Yonrico Scott

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Yonrico Scott
Scott performing with the Derek Trucks Band July 20, 2008
Scott performing with the Derek Trucks Band
July 20, 2008
Background information
Born(1955-10-06)October 6, 1955
Detroit, Michigan, U.S.
DiedSeptember 19, 2019(2019-09-19) (aged 63)
GenresBlues, blues rock, R&B, gospel
Occupation(s)Musician, songwriter, record producer
Instrument(s)Drums, tympani, conga drums, shakers, tambourine, maracas, sabasa, chimes
Years active1995–2019
LabelsLandslide Records, Legacy Recordings/Columbia Records, Sony Music, House of Blues

Yonrico Scott (October 6, 1955 – September 19, 2019) was an American drummer and percussionist.[1][2] He was a longtime member of the Grammy winning The Derek Trucks Band, became a bandleader of his own ensemble, the Yonrico Scott Band, and later worked with the Royal Southern Brotherhood, with Cyril Neville. Having developed his craft not only from years of session work, roadwork, and study, the Cape Cod Times proclaimed him "a standout in the band... whose strong beats powered songs such as 'I'll Find My Way' off the group's Songlines CD".[3]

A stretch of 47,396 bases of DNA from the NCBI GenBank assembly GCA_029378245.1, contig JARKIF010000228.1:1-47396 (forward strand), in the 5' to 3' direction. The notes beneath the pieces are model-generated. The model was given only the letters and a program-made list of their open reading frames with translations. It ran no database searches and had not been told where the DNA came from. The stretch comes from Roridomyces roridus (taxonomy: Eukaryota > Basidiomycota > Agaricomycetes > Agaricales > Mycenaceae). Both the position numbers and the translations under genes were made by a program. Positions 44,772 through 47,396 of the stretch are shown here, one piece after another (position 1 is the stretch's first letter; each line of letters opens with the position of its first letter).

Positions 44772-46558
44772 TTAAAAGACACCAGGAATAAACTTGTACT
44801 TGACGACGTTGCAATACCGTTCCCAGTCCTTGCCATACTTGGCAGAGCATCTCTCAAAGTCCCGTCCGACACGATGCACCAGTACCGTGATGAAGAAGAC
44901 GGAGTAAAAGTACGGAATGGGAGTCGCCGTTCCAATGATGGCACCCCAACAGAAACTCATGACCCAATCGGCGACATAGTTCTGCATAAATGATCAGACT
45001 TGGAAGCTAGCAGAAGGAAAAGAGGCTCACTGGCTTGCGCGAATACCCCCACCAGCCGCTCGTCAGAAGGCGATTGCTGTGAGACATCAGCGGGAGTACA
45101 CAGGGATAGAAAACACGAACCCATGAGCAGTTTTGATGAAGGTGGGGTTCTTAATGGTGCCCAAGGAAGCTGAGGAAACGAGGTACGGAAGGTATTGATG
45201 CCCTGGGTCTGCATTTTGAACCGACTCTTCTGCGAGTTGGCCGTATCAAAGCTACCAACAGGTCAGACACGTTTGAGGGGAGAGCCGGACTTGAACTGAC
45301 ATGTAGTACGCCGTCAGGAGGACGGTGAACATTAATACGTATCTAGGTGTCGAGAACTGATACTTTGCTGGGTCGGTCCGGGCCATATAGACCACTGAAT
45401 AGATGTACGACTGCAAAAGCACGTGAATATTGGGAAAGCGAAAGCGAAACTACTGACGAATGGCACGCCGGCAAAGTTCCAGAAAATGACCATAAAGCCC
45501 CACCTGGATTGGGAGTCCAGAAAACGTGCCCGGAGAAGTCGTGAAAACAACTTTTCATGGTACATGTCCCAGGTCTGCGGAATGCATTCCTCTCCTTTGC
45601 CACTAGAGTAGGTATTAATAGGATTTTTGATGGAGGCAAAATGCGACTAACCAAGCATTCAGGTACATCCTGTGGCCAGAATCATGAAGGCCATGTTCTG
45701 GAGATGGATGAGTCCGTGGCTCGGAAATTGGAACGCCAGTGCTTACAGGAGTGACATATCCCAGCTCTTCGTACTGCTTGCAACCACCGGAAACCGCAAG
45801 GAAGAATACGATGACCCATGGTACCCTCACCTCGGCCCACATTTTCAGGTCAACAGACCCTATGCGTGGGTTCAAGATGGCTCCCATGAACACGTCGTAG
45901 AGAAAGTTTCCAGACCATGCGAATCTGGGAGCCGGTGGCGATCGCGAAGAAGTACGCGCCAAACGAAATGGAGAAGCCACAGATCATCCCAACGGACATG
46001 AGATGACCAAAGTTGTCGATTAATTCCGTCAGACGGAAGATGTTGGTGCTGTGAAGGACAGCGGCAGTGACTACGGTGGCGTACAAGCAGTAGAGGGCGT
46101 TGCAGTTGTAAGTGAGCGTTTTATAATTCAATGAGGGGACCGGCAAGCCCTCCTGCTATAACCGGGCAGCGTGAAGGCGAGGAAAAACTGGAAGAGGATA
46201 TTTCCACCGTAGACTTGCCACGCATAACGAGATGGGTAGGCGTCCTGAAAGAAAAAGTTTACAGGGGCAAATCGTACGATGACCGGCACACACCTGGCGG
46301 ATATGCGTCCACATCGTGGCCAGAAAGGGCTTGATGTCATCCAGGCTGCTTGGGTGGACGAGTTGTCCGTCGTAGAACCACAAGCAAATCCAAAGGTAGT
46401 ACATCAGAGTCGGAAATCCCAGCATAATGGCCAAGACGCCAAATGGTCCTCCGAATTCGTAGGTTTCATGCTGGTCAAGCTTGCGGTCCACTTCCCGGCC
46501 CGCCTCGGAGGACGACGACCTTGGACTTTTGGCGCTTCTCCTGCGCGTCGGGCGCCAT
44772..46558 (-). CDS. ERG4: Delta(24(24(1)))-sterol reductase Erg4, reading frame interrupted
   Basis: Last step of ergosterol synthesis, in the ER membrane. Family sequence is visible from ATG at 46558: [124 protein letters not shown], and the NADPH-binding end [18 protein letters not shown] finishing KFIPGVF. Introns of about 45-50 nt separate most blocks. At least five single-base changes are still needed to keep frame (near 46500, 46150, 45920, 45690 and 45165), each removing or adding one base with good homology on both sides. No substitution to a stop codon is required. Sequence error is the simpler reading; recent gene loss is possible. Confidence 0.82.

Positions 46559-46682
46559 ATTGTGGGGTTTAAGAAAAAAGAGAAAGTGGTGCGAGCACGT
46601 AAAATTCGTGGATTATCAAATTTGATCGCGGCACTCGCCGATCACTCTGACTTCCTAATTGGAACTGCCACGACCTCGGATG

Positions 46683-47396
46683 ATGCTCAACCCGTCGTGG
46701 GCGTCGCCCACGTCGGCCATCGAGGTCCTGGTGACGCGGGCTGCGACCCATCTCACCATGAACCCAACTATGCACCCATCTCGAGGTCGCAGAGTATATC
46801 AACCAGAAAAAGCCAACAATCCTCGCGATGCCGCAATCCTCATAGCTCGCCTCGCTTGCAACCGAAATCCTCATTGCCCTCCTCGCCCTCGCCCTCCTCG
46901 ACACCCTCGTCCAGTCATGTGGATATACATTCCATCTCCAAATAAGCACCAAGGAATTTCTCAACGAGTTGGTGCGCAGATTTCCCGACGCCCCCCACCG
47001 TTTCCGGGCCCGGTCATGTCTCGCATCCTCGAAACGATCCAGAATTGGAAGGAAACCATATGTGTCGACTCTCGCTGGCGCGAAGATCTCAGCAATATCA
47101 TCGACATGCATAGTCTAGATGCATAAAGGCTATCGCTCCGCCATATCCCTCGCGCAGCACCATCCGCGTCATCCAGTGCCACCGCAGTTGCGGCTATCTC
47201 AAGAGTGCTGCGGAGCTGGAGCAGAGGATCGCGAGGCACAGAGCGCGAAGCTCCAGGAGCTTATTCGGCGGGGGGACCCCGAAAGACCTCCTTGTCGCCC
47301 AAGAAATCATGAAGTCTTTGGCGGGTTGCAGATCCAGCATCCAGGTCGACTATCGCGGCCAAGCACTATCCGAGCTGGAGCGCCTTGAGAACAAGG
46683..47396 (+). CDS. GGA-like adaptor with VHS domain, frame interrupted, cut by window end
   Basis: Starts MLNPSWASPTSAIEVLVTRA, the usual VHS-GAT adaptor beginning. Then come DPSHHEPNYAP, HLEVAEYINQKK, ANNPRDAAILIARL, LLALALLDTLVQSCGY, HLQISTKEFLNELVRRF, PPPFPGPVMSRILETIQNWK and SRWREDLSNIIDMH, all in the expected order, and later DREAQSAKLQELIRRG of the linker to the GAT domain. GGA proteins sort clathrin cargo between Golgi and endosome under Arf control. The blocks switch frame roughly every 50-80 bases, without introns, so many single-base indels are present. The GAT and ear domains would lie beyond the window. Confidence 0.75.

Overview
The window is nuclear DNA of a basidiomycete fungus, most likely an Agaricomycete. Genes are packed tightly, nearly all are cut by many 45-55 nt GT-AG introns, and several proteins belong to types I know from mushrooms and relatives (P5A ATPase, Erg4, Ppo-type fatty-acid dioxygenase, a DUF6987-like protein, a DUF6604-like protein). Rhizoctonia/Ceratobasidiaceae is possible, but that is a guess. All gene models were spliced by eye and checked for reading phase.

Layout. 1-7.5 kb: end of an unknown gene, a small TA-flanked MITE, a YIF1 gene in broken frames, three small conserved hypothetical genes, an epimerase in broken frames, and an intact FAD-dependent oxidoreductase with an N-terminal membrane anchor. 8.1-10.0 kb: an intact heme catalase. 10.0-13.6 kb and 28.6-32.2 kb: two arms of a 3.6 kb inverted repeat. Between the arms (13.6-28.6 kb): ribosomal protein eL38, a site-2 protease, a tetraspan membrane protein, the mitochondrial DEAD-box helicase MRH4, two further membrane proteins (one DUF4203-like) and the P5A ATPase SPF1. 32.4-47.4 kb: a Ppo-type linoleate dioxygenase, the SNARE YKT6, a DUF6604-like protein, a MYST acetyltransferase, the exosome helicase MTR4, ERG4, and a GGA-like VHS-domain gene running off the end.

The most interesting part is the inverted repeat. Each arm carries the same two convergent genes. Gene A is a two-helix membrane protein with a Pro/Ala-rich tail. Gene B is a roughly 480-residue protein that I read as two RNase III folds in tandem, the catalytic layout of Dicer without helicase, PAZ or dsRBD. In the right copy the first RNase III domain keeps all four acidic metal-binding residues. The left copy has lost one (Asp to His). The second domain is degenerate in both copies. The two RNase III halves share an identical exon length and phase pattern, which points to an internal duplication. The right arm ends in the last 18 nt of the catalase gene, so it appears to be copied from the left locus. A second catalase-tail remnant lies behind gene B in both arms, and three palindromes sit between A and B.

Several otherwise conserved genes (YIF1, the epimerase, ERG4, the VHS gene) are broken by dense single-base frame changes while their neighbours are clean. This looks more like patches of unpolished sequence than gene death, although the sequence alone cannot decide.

Musical career[edit]

Early years[edit]

Yonrico Scott was raised in Detroit, Michigan with a keen interest in music, encouraged by his family. He first showed interest in playing the drums, receiving lessons at age seven. For a period of time, while learning and practicing the drums, Scott moved on to playing gospel music, and at age fourteen had mastered all that was available in the metropolitan city the previous year, earning him a reputation as the best performer in that genre.[4] Scott moved on and became a student Motown drummer George Hamilton, with a growing interest in R&B music in his teens. He later worked as a session musician for a large number of famous figures, including Stevie Wonder.[citation needed]